If the three listed FCF return components perform as we expect, we should achieve our absolute return goal of inflation plus 10%. The yield is based on a constant stock price, but ultimately Longleaf’s performance should also benefit from the gap between stock prices and intrinsic values closing. Contrasting our companies’ metrics with those of the indices highlights the strength of our relative position. Our P/Vs range between 70-80%, while we believe the indices trade close to or above full value. The S&P 500, MSCI EAFE, and MSCI World indices sell for 21-22X next year’s estimated FCF, and the Russell 2000 is at 30X. This translates to a 4.7% yield (the reciprocal of 21-22X) for the first three and a 3.3% yield for the Russell 2000.(2) Earnings growth is limited with margins of the S&P and MSCI World indices near peak levels. Even if margins can stay at these highs, earnings growth is confined to organic revenue growth in a universe where most economies expect low single-digit growth. Conversely, if margins regress to the mean, the outlook for earnings growth is poor. Nor is capital allocation likely to generate growth, because the collective group of CEOs at index companies is not earning excess reinvestment returns. The most telling example is the recent manic stock repurchasing within the S&P 500. Ironically, we are huge supporters of share buybacks when a stock trades at a big discount to intrinsic worth; it de-risks capital allocation while boosting our value per share. But most companies tend to do just the opposite. When stocks had a fire sale in 2009, S&P companies repurchased $138 billion, but as the index was approaching historic highs in 2014 with many stocks trading above intrinsic values, these companies bought back $553 billion, close to their entire FCF coupon after dividend payments.
This behavior is boosting stock prices for now (and indirectly feeding the index’s outperformance of active managers), but will likely end badly, as all overpriced share repurchases ultimately do.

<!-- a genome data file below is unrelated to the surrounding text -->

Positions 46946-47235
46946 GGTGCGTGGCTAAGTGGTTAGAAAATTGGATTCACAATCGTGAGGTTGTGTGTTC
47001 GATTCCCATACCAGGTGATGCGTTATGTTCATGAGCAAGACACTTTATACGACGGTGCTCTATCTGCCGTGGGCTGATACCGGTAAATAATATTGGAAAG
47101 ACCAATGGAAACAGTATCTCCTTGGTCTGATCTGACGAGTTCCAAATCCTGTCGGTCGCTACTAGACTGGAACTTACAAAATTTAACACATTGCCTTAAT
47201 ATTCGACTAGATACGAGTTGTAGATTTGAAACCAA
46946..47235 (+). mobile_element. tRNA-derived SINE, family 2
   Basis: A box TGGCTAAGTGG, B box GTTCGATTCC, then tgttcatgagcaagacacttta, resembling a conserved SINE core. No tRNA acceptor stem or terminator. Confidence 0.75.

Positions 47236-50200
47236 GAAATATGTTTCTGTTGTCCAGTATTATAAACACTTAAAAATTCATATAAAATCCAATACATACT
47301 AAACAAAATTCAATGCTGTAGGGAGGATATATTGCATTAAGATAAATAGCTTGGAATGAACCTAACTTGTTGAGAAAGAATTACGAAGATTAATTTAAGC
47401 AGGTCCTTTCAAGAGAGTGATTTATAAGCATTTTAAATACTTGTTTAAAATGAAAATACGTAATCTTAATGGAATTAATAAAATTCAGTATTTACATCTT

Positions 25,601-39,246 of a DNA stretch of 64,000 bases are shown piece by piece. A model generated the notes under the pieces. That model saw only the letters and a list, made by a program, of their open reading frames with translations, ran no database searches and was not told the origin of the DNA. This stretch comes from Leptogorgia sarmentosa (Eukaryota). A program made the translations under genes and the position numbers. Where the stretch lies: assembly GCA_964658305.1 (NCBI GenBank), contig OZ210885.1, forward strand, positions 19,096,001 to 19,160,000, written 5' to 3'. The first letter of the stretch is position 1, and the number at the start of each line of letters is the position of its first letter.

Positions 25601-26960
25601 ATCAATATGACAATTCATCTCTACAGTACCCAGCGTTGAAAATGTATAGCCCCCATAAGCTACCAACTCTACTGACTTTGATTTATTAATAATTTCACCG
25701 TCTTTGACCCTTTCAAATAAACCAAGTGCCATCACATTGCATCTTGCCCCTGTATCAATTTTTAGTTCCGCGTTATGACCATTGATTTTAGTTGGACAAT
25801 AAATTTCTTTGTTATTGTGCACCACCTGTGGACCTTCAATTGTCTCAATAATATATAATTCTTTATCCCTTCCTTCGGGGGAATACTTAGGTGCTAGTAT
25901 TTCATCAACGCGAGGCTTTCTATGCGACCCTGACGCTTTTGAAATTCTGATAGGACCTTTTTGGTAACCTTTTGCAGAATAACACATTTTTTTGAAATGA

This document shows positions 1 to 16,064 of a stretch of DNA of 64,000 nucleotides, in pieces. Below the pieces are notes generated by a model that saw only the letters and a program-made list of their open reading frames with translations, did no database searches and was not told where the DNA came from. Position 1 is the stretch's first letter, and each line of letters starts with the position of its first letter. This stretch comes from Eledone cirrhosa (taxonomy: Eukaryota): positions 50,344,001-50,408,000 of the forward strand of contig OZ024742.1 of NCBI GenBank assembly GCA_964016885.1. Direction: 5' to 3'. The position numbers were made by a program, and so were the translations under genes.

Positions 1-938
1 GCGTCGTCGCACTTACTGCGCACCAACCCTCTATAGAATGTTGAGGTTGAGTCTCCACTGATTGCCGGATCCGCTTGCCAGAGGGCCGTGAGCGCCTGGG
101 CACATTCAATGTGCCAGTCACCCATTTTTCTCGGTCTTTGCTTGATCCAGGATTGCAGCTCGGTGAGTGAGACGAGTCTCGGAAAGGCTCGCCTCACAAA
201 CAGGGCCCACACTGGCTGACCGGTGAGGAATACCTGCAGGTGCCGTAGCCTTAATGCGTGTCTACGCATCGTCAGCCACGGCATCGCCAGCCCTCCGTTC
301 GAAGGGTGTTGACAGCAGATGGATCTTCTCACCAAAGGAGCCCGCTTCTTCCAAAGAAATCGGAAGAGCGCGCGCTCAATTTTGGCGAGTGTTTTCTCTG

After the dramatic declines in the global financial crisis (GFC), the Funds’ absolute returns over most periods at the end of 2008 fell below our inflation plus 10% goal. We told our partners that because our P/Vs were below 50% and our P/FCF multiple was 7X, yielding 14%, we anticipated stronger compounding than normal. Over the six years since then, the Partners and Small-Cap Funds have made substantial money for shareholders as our absolute returns have far exceeded inflation plus 10% and we have outperformed the relevant benchmarks. Today, we face a similar end point challenge in the Partners, International, and Global Funds, but it is our relative returns that have underperformed. While we are committed to our absolute goal, given FCF yields, P/V levels and a slim on-deck list, we anticipate lower absolute returns than we did at the end of 2008. We feel as strongly now about our ability to outperform the indices over the next five years as we felt about our absolute opportunity after the GFC. Our portfolios sell on average for 11X FCF, slightly higher than our normal 9-10X, but very attractive against broader markets at 21-22X versus their historic 17-18X (and an even higher multiple in the Russell 2000). Said differently, we own portfolios with 9% FCF yields where we believe the cash coupons will grow versus the markets’ 4.7% FCF yields where the coupons will likely decline in the next few years.